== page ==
A significant chunk of colleges are understating tuition costs or fail to provide the “net price” when offering students financial aid, a key tool used in recruiting, a new report by the Government Accountability Office (GAO) found.
The report, published on Monday, claims that 91% of colleges “do not include or understate the net price” when offering financial aid. Of the total number, 41% were reported to not include a net price while 50% of colleges “understate” the price by excluding the price of books, fees, living expenses as well as loans that will be repaid.
“According to those we interviewed for the study, colleges can benefit by making themselves appear more affordable. However, without information on the actual costs that students will pay out of pocket (for everything from tuition to housing to meals and books), it’s hard for students to pick a college they can afford,” Melissa Emrey-Arras, an Education, Workforce and Income Security director at the GAO, told the Daily Caller News Foundation. “As a result, students may end up taking out larger student loans or potentially dropping out of college when those costs hit them unexpectedly.”
Republican Rep. Virginia Foxx of North Carolina, who is also a ranking member of the House Committee on Education and Labor, told The Wall Street Journal that she was “disgusted at the endemic level of deception currently happening at colleges and universities” in response to the report’s findings.
Foxx and Republican Rep. Lisa McClain of Michigan introduced Monday legislation which requires colleges be more transparent about the cost of attendance, the WSJ reported.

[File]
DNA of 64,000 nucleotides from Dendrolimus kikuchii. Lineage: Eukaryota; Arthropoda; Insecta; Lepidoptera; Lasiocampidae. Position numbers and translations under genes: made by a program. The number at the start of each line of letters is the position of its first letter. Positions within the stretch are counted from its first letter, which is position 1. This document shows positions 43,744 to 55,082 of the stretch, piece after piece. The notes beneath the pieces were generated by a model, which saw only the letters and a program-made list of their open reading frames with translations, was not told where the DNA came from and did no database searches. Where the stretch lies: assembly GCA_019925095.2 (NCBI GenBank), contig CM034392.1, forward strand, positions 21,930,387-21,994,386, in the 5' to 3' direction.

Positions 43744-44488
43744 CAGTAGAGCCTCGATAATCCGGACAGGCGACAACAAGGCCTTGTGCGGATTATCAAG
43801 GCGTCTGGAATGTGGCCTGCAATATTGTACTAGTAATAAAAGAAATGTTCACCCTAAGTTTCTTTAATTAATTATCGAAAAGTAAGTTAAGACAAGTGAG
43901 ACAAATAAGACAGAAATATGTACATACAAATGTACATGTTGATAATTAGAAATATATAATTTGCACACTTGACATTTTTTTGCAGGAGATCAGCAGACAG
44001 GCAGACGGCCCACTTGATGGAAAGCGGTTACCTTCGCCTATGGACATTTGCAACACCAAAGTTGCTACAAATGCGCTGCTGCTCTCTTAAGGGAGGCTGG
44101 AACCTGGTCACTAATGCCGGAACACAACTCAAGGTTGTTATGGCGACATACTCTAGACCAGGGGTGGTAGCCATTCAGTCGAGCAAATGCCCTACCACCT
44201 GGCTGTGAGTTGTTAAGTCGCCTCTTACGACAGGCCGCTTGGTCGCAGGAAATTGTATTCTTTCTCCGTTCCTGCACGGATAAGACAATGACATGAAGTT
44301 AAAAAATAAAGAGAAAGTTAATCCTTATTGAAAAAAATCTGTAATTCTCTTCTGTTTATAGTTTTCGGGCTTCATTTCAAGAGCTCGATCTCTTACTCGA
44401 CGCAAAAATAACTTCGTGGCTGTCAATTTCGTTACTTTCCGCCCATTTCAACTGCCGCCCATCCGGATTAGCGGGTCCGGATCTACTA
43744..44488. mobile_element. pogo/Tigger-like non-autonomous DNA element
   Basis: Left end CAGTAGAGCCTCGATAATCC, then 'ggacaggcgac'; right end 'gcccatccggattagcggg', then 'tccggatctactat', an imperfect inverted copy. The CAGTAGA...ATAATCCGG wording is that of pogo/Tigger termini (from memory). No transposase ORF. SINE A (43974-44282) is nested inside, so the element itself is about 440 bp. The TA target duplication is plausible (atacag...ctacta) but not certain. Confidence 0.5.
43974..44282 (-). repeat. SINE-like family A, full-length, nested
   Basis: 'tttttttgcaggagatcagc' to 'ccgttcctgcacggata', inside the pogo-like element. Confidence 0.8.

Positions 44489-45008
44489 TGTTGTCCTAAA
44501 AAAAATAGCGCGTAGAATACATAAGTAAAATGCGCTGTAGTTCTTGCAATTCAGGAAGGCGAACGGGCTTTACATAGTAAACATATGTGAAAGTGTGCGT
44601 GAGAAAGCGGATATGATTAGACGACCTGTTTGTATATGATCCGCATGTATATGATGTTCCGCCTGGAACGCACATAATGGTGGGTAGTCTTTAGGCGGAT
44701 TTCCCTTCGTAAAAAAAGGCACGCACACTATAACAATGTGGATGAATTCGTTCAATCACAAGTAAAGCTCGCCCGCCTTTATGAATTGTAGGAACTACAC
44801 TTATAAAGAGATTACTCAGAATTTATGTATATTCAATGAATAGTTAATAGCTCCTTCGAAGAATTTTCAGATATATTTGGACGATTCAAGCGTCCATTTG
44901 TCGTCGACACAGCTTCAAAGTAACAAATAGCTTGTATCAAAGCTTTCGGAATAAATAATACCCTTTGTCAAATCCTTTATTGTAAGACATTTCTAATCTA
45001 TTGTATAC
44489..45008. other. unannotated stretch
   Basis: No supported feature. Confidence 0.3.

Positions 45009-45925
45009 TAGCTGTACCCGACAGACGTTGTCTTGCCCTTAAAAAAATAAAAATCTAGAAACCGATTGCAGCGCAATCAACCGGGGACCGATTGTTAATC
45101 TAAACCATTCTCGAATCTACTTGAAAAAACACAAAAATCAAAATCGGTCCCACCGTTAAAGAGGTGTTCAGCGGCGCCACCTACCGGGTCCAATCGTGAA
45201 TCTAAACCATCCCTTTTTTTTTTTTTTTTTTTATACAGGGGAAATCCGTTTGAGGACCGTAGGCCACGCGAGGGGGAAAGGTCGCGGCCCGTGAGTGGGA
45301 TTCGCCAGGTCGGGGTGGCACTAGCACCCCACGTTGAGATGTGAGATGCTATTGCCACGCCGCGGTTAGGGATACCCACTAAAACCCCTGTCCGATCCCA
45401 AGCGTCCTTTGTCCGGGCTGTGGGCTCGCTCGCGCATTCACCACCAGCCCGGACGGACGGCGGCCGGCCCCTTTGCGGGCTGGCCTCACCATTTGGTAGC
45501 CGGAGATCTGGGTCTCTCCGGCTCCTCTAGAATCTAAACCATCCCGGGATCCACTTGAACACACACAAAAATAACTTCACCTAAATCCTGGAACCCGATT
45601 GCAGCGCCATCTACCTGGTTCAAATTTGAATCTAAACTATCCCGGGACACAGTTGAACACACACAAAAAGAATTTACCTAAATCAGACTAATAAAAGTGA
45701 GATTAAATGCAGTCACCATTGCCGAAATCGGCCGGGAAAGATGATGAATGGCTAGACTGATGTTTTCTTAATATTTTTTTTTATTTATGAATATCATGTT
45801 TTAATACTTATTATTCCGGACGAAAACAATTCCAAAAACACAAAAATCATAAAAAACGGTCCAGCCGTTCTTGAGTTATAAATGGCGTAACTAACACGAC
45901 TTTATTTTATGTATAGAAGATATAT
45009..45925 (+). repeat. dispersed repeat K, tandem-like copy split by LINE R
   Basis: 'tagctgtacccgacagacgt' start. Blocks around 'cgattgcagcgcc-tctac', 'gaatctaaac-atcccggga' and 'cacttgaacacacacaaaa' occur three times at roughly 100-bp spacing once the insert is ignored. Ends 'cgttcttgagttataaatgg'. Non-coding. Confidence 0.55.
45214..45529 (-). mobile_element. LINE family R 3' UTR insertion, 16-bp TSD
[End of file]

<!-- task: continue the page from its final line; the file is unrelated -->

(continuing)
The GAO called on Congress to take additional action to “ensure that all students receive the information they need in their financial aid offers to make informed education and financial choices.”
During the 2021 fiscal year, the Department of Education issued “$112 billion in financial aid to students through various grant and loan programs,” according to the GAO.
“Students use these offers to make key decisions, including which college to attend and how to finance their education,” the report said.
The GAO collected data from “176 colleges and assessed them against 10 best practices from the Department of Education and a commission comprised of 22 federal agencies.” The “best practices” list included standards on how colleges should communicate with students about their financial aid, one of which includes providing the estimated net price of attendance.
“According to GAO’s review of financial aid offers from a nationally representative sample of colleges, nearly two-thirds of colleges follow half or fewer of the 10 best practices,” the report said. “No college in GAO’s sample followed all 10.”
The Department of Education, Foxx and McClain did not immediately respond to the DCNF’s request for comment.
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